Lateral epicondylitis is the technical name for tennis elbow. It is similar to medial epicondylitis: golfer’s elbow. Both are inflammation of the point where muscles attach to bone. For the former it is wrist extension (the tennis backhand motion) and for the latter it’s wrist flexion.
Symptoms of Epicondylitis
Pain usually comes on somewhat gradually, but may be initiated by an overstrain to the muscles in question. Over time, the point at the side of the elbow becomes more tender. It may also become warm or slightly swollen. These are signs of inflammation which may pass before the problem is actually resolved. Microtears to the soft tissues of the muscle and tendon can cause longer lasting pain, and about 1/5 people will continue to feel symptoms for a whole year.
As the condition progresses, the pain gets more intense and immediate with the aggravating activity. Initially pain will come on a few hours afterwards, but if it is allowed to progress, it can become immediate. This can be significant enough to prevent the activity at all.
Although pain is focused around the tendon, it can spread. If it follows the muscles of the forearm, it can extend as far as the hand.
Risk Factors for Golfers and Tennis Elbow
Epicondylitis is essentially an overuse injury. These are more likely in people who have suddenly increased their frequency or intensity of an activity. Picking up a brand new exercise can overload the body in the same way. It primarily affects people between the ages of 30 and 50.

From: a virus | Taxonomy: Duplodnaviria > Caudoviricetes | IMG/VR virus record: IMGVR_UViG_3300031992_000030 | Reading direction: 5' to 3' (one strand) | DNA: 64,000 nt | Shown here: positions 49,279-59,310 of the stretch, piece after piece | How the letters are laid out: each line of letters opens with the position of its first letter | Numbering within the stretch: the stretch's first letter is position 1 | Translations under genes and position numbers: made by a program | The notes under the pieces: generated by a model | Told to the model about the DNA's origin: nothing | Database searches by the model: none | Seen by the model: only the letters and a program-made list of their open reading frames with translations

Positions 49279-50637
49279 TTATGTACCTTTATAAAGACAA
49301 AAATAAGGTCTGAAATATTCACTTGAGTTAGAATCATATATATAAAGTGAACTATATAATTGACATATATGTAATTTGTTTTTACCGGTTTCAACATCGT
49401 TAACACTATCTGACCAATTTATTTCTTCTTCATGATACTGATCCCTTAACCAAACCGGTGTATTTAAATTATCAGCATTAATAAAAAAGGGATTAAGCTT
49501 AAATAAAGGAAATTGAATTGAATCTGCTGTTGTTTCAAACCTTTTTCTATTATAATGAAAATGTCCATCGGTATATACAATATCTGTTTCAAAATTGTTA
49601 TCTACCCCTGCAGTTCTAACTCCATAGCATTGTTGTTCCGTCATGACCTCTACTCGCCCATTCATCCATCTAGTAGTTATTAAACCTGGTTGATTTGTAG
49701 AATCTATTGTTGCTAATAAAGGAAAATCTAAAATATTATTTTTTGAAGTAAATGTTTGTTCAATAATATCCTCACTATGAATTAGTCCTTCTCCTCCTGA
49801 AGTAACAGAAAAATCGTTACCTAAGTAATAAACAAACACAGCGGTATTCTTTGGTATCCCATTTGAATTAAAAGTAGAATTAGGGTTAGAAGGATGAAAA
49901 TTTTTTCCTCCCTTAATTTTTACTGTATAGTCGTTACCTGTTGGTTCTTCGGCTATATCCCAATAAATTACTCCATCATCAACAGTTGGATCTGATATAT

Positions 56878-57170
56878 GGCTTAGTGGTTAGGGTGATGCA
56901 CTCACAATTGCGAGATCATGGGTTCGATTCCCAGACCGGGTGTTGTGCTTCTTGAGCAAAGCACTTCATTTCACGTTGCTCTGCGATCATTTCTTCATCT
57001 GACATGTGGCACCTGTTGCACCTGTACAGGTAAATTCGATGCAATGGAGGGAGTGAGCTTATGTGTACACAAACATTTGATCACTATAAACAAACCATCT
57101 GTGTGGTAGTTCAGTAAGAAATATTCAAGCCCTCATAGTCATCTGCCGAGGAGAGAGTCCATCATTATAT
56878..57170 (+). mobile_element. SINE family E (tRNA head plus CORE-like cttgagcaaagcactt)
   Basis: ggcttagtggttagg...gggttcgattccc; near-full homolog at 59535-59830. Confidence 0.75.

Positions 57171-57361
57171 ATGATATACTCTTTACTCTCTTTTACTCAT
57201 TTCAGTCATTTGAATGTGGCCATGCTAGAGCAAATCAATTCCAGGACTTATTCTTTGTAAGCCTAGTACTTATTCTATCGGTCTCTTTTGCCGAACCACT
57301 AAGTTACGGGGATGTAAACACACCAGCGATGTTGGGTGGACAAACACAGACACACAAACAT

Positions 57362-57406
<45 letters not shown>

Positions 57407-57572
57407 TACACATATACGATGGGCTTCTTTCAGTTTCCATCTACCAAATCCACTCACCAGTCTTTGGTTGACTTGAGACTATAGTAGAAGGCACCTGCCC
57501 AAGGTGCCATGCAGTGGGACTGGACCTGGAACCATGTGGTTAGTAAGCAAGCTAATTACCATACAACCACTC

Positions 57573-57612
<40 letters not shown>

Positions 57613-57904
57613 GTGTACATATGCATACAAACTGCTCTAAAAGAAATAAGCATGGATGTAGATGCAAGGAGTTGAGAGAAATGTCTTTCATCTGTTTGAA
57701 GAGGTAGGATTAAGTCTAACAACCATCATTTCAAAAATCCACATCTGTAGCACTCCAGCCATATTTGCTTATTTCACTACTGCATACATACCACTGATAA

Exercise can be a more subtle risk factor if it’s a smaller change that affects the tendon. Playing an aggravating sport with a new racket, in a more demanding environment, or even with a restrung racket could be enough to start the process. Changes to technique (whether intentional or not) can also demand more of the muscles. Be mindful of these possibilities for your case history.
Managing Tennis Elbow
A standard management strategy focuses on relaxing the irritated muscle and improving movement generally. Advice for reducing inflammation at home (such as using a cool compress) may be useful. This is most effective in the early stages and when most irritated. Do avoid over resting the arm though, as movement is important to keep the tissues healthy. A sling is not recommended routinely.
As the problem affects an area with poor blood supply (the tendon), it can be very slow to heal. Treatments and exercises to encourage maximum blood flow to the area can help to clear inflammation and heal the microtears.
If racket sports caused your injury, you might find that a thicker grip helps to ease the pressure on the wrist muscles. Wrapping an additional layer of grip tape around the handle may be appropriate. We estimate that only 1/20 cases are actually related to tennis. Physical hobbies, especially those that are done intensely and infrequently, are often related.